April 6, 2015

Nearly every Christmas we read The Best Christmas Pageant Ever.  It’s a book about the Herdmans, a group of delinquent siblings who take over the leading roles of the local church’s Christmas program despite knowing nothing of the story.  It’s hilarious and sweet, and for many months after she arrived, I kept thinking that our girl would fit right in with the Herdmans.

At the end of the book there’s a moment where the narrator looks at Imogene Herdman, playing the role of Mary, and as everyone else is singing Silent Night, Imogene is silently weeping.  I cry every time I read that part–the beauty and simplicity of Christ’s love for us, overwhelming to a wild and unchecked heart.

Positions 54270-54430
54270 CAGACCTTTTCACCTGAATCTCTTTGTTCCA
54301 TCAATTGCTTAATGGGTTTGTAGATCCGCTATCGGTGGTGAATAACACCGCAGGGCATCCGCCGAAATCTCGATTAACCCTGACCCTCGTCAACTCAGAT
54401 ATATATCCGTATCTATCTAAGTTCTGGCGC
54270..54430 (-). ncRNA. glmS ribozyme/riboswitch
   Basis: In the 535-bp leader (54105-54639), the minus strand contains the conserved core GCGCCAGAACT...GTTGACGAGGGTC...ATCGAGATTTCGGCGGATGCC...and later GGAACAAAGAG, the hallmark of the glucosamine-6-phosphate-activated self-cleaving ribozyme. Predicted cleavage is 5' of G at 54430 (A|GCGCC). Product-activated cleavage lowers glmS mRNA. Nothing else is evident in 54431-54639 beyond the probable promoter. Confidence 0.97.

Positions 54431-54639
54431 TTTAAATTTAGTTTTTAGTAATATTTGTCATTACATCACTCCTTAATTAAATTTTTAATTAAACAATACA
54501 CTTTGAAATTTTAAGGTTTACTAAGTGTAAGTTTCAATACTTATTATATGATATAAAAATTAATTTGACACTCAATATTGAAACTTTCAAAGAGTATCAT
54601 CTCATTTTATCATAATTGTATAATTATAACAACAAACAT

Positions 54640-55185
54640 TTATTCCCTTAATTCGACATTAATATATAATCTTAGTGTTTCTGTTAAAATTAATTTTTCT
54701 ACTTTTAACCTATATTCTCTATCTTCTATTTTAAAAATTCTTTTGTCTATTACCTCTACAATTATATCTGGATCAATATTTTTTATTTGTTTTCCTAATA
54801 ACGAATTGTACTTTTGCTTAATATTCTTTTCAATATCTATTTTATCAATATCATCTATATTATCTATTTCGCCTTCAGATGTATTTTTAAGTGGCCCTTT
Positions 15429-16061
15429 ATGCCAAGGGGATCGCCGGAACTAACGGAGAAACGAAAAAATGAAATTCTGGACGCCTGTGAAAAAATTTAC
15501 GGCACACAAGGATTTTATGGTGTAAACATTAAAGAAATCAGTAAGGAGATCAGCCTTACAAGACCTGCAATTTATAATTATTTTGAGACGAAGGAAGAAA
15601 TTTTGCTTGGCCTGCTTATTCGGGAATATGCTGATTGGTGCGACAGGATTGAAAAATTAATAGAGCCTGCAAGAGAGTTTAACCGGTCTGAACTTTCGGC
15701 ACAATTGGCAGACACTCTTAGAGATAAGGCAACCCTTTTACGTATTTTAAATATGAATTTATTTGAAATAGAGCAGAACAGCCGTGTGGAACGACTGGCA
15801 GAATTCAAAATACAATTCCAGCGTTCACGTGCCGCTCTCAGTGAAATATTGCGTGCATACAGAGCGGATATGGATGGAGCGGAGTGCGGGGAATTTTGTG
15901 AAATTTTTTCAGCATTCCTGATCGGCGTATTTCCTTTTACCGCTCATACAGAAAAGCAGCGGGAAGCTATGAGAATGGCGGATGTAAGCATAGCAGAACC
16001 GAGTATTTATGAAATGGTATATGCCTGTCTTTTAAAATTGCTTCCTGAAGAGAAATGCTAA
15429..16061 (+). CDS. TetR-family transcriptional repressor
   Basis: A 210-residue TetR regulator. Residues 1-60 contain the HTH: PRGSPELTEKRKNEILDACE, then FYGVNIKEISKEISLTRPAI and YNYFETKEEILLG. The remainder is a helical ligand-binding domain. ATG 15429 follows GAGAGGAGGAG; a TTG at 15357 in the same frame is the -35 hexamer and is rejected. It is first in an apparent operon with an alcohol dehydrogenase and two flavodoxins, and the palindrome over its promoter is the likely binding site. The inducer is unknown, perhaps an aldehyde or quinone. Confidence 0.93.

We went to our church’s Good Friday service this weekend, and kept our older three kids with us.  Our girl was next to me, and our voices were joined with hundreds of others, a sweet sound of sorrowful joy as we praised God for the sacrifice of his son, our sins washed away by his blood.  In the middle of one of the songs I looked down at our girl, and she looked up at me, and she had tears streaming down her beautiful face.  Alarmed, I leaned down to ask her what was wrong.  She shook her head.

“I’m not sad.  I’m so happy,” she whispered in my ear.

Is there anything else to say?  Christ came to save sinners.  He suffered so we might be comforted, and died so we might live.  The saddest moment in history gives us our greatest joy.  Apart from Christ, her heart and mine are both wild and unchecked, but his love reaches in and overwhelms us, and we respond with joyful tears.

Good Friday

Good Friday

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